In Jonson's Ev. Man I. iii. 1, Wellbred says, "Would we were e'en pressed to make porters of and serve out the remnant of our days in T. st. or at Custom House key, in a civil war against the carmen." In Feversham v. 1, Will says, "In Temes st. a brewer's cart was like to have run over me." In B. & F. Scornful ii. 3, Savil says, "Come home, poor man, like a type of T. st., stinking of pitch and poor-john." In their Prize v. 1, Livia says, "O what a stinking thief is this! T.-st. to him is a mere pomander." In their Nightwalker iv. 3, Toby says, "You think you are in T.-st. justling the carts." In Cavendish's Wolsey vii., Wolsey's route from York House to Greenwich is described: "He landed at the Three Cranes in Vine-tree, and from thence he rode upon his mule along T.-st., until he came to Billingsgate; there he took his barge, and so to Greenwich." There were some booksellers in the st. Selimus was "printed by Thomas Creede dwelling in T. st. at the sign of the Kathern wheel near the old Swan. 1594." The 1st edition of Howleglas about 1550 was "imprinted at Lond. in Tamestreete at the Vintre on the three-craned Wharf."

(Map P1)

(Tr. = Theater). The first London play-house [ed. note: the first permanent London playhouse: the Red Lion of 1567 has prior claims to "first," but it was apparently a temporary structure], erected in 1576 by James Burbage and John Brayne. It stood somewhere on the piece of land between Curtain Rd., Holywell Lane, and Gt. Eastern St, close to the road leading from Bishopsgate to Shoreditch ch. It was an amphitheatre in design, with a movable stage of trestles. It was closed in July 1597, and the timber taken over in 1598 to the Bankside, and used in the erection of the Globe. The price of admission was 2d. John Stockwood, in a Sermon at Paul's Cross (1578), speaks bitterly of "the gorgeous playing-place erected in the fields" called "a Tr." . . . "a shew-place of all beastly and filthy matters." In a letter from William Fleetwood to Lord Burghley, June 18th, 1584, complaint is made of a disturbance "very near the Tr. or Curtain at the time of the plays" and it is related that 2 aldermen were sent to the court "for the suppressing and pulling down of the Tr. and Curtain." Lyly, in Pappe, p. 73, says of a certain play: "If it be shewed at Paules, it will cost you 4d.; at the Tr. 2d." In Tarlton's News, we have: "Upon Whison Monday last I would needs to the Tr. to a play." Nash, in Pierce E. 1, says, "Tarlton at the Tr. made jests of him," to wit, a certain astrologer. Lodge, in Wits Miseries (1596), says, "He looks as pale as the visard of the ghost which cries so miserably at the T., like an oyster-wife, 'Hamlet, revenge!'" This was probably not Shakespeare's play, but an earlier version of the Hamlet story. In Skialetheia (1598), the author says, "See, yonder one, like the unfrequented T., walks in dark silence and vast solitude." Middleton, in Black Book, says, "He had a head of hair like one of my devils in Dr. Faustus, when the old T. crackt and frightened the audience."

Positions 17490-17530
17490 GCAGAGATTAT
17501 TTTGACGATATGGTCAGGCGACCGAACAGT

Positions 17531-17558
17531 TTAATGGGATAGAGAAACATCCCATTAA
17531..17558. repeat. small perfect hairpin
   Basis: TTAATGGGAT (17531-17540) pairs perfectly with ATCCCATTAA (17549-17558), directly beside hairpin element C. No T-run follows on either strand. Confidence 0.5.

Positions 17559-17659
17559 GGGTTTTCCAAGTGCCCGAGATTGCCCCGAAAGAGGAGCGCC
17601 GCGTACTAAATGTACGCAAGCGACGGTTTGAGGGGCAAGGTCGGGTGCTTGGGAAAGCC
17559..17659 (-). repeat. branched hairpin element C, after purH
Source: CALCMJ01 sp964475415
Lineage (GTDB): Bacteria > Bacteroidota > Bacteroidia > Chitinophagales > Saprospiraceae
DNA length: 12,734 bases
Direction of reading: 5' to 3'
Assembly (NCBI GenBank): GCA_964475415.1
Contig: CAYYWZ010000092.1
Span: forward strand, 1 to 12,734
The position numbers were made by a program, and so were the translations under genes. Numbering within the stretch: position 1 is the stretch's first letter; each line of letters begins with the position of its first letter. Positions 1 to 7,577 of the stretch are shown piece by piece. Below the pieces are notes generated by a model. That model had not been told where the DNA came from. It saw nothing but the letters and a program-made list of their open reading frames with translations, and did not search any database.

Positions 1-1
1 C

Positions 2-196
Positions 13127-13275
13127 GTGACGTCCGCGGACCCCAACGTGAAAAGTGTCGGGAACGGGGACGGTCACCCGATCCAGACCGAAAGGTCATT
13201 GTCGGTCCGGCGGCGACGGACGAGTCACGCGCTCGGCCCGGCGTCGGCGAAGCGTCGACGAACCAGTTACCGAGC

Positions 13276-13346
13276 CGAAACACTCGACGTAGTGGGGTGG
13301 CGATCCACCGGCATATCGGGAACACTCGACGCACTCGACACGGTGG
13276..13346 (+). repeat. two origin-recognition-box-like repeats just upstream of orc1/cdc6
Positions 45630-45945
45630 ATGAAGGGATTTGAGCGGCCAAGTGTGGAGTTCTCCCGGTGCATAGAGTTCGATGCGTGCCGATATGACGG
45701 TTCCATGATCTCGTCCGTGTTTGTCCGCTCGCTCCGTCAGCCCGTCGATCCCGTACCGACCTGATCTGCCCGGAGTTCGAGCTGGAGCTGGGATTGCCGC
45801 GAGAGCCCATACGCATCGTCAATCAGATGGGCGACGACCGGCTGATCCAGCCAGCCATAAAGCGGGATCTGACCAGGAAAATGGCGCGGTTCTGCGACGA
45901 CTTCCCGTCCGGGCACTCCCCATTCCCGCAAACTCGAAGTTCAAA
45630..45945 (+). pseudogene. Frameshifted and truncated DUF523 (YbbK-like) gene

(Map A7)
(area only; site unmarked)

A short st. in Westminster, curving round from the W. side of King St. to Broken Cross. It was the way by which thieves were taken to the Gatehouse prison: hence the name Thieven L., corrupted into T. L. It was also called Bow St. from its semi-circular course. It corresponded to certain parts of the present Gt. George St. and Princes St. It was a poor st, chiefly occupied by dealers in 2nd-hand goods. In Dekker's Edmonton v. 1, Cuddy says to his dog, "If thou goest to Lond., I'll make thee go about by Tyburn, stealing in by T. L." In B. & F. Wit S. W. iv. 1, the servant says to Credulous, "I'm charged to see you placed in some new lodging about T.-l." In W. Rowley's Match Mid. i., Bloodhound says, "Run to Master Earlack's the informer, in T.-l., and ask him what he has done in my business."

(Map N5)

A ch. in Lond. In Knightrider St., built in 1371. It was destroyed in the ', Gt. Fire and not rebuilt, the parish being included in that of St. Mary Aldermary. In Middleton's R.G. iii. 1, Moll says to Trapdoor, "Follow me to St. T. A.; I'll put a livery cloak upon your back the first thing I do." The clothiers' shops were in this neighbourhood. In Peele's Jests, we are told: "They parted, she home, George into St. T. A., to a friend of his." There was another St. T. A. on the N. side of St. Thomas St., Southwark. The sculptor of the bust of Shakespeare in the church at Stratford was "Gerard Johnson, a Hollander, in St. T. Apostells."


A watering place for horses at the 2nd milestone out of Lond. on the Old Kent Rd., where it crossed a small stream. The name was given to it because the Pilgrims to the shrine of St. T.;k Becket at Canterbury passed this way. The exact point was the junction of the Old Kent Rd. and Albany Rd. It was the boundary of the borough liberties, and was the place of execution for the county of Surrey, as Tyburn was for Middlesex. Regular executions were discontinued about the middle of the 18th cent, but 2 men were hanged here for a murder in Chester in 1834. Chaucer, in C. T. A. 826, says, "Forth we riden, a litel more than paas, Unto the wateryng of Seint T."